“Any ball that went into the full-back line, you were sure it would come back out again. Conor is very comfortable on the ball, he is strong and is very well able to read the game.

“He is a great player to have, whether it is centre or full-back. He is a good leader and a very dependable guy, you know what you are going to get with Conor. Whoever is marking Conor will have a tough 70 minutes,” he outlined.

If a forward is marking Clare defender David Fitzgerald, McGrath believes the danger is he could outscore them with long-range points at the other end, as he is very athletic and gets up and down the field very quickly.

He says teams are so aware of Tony Kelly’s ability that they set up to counteract him. “You can’t take your eye off Tony Kelly for a minute. He can score points from anywhere, left or right. Tony has great pace when he gets on the ball and is very good to take on players and shoots points.

“If Tony shoots a few points early on, it will give him great confidence and the Cork players will have to try and tighten up on him and this will open up space for other forwards.

“Ian Galvin is having a good breakthrough year. He hurled very well for UL. He works very hard, always got a few scores and is really a good option for Clare,” he continued.

Looking back on the new round-robin series, he believes Cork have been just about the best team in terms of results.
Stating they can never be written off, he says they will want to improve on last year after losing the All-Ireland semi-final. Winning the Munster final would be an ideal statement of intent of their wish to win the Liam MacCarthy Cup be believes.

Like Clare, he says Cork like to play the short game and have players with great pace and a great mix of youth and experience.
If the Clare fowards can stop defenders from sending in accurate passes from midfield into their full-forward line, it would make a major difference.

He says Mark Coleman and Darragh Fitzgibbon are the two key players translating defence from attack while, up front, Pat Horgan and Seamus Harnedy are very dangerous, while Shane Kingston and Luke Meade also need to be watched.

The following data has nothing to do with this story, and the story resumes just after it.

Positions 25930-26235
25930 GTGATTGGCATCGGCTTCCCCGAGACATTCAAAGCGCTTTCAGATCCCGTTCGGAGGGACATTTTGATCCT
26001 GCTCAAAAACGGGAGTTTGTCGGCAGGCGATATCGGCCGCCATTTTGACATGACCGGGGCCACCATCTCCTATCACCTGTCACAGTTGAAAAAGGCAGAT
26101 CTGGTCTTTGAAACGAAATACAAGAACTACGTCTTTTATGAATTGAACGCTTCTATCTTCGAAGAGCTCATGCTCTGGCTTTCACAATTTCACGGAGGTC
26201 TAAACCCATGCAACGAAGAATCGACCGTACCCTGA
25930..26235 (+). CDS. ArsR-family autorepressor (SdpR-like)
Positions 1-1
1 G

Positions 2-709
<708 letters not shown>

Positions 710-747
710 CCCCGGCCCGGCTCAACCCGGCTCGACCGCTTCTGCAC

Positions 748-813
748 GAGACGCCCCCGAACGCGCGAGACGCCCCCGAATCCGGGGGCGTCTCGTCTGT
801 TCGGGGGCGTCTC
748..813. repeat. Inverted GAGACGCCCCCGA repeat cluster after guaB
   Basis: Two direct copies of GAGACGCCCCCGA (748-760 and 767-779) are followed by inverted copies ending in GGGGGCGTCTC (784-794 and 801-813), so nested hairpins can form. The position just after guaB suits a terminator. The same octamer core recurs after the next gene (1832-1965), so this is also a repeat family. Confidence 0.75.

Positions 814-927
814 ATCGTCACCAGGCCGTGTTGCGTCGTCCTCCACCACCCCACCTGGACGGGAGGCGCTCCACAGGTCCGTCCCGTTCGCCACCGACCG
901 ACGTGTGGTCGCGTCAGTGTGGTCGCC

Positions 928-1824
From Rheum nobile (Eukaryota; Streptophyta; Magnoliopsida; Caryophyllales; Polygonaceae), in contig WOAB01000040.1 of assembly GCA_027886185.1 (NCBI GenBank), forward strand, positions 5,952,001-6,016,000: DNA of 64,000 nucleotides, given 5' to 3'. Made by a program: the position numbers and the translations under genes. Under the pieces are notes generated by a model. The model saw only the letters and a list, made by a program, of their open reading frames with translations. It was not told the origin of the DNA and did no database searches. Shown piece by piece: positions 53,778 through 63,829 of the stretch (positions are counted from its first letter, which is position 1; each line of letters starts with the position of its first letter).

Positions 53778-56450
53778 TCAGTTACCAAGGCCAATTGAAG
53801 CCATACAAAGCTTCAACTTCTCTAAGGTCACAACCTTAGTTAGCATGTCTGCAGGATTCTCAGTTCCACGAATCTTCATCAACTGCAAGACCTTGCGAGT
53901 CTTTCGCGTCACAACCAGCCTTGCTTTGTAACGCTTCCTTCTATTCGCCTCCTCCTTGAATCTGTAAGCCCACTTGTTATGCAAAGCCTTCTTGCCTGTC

“All the Clare players are very comfortable with the ball, no matter what area of the field they are in. Over the last four or five years, Clare’s underage teams have played the ball short. Their first touch has to be good or else it will break down.

“Clare have some very skilful players and they are being coached and encouraged to play that way. They are so used to it at this stage that it is like second nature to them. Players have to be smart on the ball and pick the right option.”

In view of the question marks surrounding the Clare team at the start of the championship, McGrath believes they have showed what they are capable of in recent weeks, with three successive wins over Waterford, Tipperary and Limerick.

Regardless of the Munster final result, he believes Clare have the potential to win a second All-Ireland in five years, after their 2013 all conquering run.
“Clare are always dangerous. They have huge pace and athleticism throughout the team, which is a big asset with the way the game has gone.

“Clave have probably been a bit inconsistent at times but they have shown over the last three games that they are well capable of winning games,” he continued.

“Clare still have a few experienced players from their All-Ireland win in 2013 that are involved, as well as their younger players, which will help them,” he concludes.